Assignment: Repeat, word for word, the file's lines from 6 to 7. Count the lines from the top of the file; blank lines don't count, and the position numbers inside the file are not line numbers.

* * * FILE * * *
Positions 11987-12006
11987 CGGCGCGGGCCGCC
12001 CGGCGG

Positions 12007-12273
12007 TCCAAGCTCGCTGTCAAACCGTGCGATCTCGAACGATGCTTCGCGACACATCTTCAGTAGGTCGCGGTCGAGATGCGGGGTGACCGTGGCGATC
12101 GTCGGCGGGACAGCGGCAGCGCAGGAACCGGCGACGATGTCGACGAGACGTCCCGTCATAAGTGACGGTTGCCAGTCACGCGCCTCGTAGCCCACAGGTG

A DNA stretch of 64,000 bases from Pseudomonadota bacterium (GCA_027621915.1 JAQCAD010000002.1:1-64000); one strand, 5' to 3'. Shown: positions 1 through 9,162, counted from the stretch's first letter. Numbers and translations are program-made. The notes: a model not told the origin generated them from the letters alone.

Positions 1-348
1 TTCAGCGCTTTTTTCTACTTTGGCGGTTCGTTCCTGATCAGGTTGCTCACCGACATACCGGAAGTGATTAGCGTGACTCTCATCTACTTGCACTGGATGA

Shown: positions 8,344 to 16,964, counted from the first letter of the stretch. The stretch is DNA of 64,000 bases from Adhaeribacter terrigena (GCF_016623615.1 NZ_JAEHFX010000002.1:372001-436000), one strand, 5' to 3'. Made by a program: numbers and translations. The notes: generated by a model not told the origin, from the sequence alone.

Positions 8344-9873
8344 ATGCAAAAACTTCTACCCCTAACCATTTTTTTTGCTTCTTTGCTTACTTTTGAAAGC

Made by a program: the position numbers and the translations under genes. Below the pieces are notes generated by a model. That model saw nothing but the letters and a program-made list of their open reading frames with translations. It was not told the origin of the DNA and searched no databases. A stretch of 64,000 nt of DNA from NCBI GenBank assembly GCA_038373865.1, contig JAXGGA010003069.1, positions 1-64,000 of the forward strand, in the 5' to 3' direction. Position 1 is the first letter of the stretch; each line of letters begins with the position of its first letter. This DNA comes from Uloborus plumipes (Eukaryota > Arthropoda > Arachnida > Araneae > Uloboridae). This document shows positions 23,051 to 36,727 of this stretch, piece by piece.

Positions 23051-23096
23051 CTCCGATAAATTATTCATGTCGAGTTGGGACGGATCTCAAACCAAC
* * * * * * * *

12101 GTCGGCGGGACAGCGGCAGCGCAGGAACCGGCGACGATGTCGACGAGACGTCCCGTCATAAGTGACGGTTGCCAGTCACGCGCCTCGTAGCCCACAGGTG

A DNA stretch of 64,000 bases from Pseudomonadota bacterium (GCA_027621915.1 JAQCAD010000002.1:1-64000); one strand, 5' to 3'. Shown: positions 1 through 9,162, counted from the stretch's first letter. Numbers and translations are program-made. The notes: a model not told the origin generated them from the letters alone.